Even today, many young adults continue to live with their parents after marriage, partly because of a housing shortage in the cities. The estate generally passes to the oldest son, although, especially in the case of wealthy and powerful men, most of their personal possession traditionally were buried with them.


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  7. The remaining property went to the oldest son. Since the communists came to power in , women have been able to inherit property. Kin Groups.

    Chinese Calligraphy

    Extended family is extremely important, and the wealthy and well educated often hire genealogists to research their family trees. Family members, even distant relations, are valued above outsiders. The passing on of the family name is of great importance. If the oldest son in a family has no son of his own, he often is expected to adopt the son of his next youngest brother.

    If no sons are born in the clan, a sister's son may be adopted to carry on the name. Infant Care. Traditionally, male babies were valued much more highly than female offspring. Girls were looked at as a liability and in times of economic hardship often were sold into lives of servitude or prostitution. While this has changed somewhat, those attitudes have again become prevalent with the government's one-child policy. When families are allowed to have only one child, they want to ensure that it is a boy; for this reason, rates of female infanticide and abandonment have risen. While babies are highly valued, it is considered bad luck to praise them aloud.

    It is common to offer backward compliments, remarking on a child's ugliness. A baby usually is not washed for the first three days after birth. On the third day, he or she is bathed, and friends and relatives come to view the new addition to the family. When a male child turns one month old, the parents throw a First Moon party. The boy's head is shaved, and the hair is wrapped in a red cloth, which, after a hundred days, is thrown in the river.

    This is thought to protect the child. Women usually are granted maternity leave between two months and one year, but rural women tend to go back to work earlier. Child Rearing and Education. From a very young age, children are assigned responsibilities in both the family and the community. In the countryside, this means farm chores; in the city, it consists of housework or even sweeping the street.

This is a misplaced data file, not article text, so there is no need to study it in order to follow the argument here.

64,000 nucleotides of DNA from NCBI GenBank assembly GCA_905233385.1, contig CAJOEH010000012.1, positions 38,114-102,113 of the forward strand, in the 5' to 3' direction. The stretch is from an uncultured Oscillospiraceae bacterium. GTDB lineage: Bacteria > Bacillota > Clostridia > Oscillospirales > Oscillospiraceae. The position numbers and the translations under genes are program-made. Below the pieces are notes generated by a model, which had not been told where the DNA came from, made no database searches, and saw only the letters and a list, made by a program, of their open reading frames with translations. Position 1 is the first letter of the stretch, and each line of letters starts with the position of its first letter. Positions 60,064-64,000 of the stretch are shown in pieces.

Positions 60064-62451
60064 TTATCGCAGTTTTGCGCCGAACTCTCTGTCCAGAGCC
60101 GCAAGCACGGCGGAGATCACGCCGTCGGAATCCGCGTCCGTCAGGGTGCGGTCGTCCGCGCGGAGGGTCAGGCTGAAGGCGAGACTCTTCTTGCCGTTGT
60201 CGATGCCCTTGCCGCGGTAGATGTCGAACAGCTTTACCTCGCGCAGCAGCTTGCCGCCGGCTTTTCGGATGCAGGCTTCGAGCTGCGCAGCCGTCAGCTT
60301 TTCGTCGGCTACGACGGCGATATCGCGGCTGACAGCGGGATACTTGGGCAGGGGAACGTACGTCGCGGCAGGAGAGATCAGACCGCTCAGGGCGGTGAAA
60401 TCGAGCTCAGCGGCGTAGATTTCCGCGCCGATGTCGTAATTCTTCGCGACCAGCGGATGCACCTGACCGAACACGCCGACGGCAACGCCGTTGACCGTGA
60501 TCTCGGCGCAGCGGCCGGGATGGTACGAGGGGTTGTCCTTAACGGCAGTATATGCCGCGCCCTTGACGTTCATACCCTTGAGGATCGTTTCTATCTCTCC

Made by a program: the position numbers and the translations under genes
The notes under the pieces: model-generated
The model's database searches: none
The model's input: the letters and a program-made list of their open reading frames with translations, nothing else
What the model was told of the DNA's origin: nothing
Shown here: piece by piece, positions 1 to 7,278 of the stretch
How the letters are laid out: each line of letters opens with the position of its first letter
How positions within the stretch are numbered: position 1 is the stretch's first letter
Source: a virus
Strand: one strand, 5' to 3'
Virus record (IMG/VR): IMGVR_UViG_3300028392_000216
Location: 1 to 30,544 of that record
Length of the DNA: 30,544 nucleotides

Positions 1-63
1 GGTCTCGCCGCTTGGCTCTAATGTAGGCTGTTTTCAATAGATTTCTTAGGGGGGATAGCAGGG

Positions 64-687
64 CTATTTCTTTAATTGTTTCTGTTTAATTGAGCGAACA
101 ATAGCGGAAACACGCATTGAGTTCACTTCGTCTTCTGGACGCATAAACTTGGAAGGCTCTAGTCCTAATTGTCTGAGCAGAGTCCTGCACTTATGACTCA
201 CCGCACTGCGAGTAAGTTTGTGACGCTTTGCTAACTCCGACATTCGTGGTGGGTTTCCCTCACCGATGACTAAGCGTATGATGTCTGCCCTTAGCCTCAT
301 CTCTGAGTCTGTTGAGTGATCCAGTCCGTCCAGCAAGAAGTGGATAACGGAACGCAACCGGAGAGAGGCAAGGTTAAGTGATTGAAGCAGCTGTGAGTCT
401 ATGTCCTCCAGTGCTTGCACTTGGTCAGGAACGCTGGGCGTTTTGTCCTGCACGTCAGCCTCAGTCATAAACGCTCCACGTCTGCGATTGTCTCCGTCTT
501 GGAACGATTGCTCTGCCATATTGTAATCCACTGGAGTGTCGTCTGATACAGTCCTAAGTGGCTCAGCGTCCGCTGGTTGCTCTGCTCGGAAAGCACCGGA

Schoolchildren are responsible for keeping the classroom clean and orderly. Under communism, when women were encouraged to take jobs outside the home, child care facilities became prevalent. Grandparents also play a significant role in raising children, especially when the mother works outside the home. Education is mandatory for nine years. Ninety-six percent of children attend kindergarten and elementary school, and about two-thirds continue on to secondary school, which lasts for three years.

    In high school, students pursue either technical training or a general education. Those who receive a general education can take the extremely difficult qualifying exams to enter a university. The educational system stresses obedience and rote learning over creativity. Both traditional Confucians and the Communist Party view education as a method for inculcating values in the young. Under Mao, the educational system suffered from propaganda and the devaluation of intellectual pursuits. Because of the size of the population, classrooms and teachers are in short supply. The country has made great progress in increasing the literacy of the general population.

    When the communists came to power, only 15 percent of the population could read and write. Today, thanks to mandatory schooling for children and adult education programs, the rate is over 75 percent.

    Freedom and Regulation

    Higher Education. Higher education is not accessible to many. Admission to the universities is extremely competitive; only 2 percent of the population attends college. In addition to the rigorous entrance examination, students are required to demonstrate their loyalty to the Communist Party.

    During the summers, university students perform manual labor. The curriculum emphasizes science A mother and her children in a farming commune in Canton.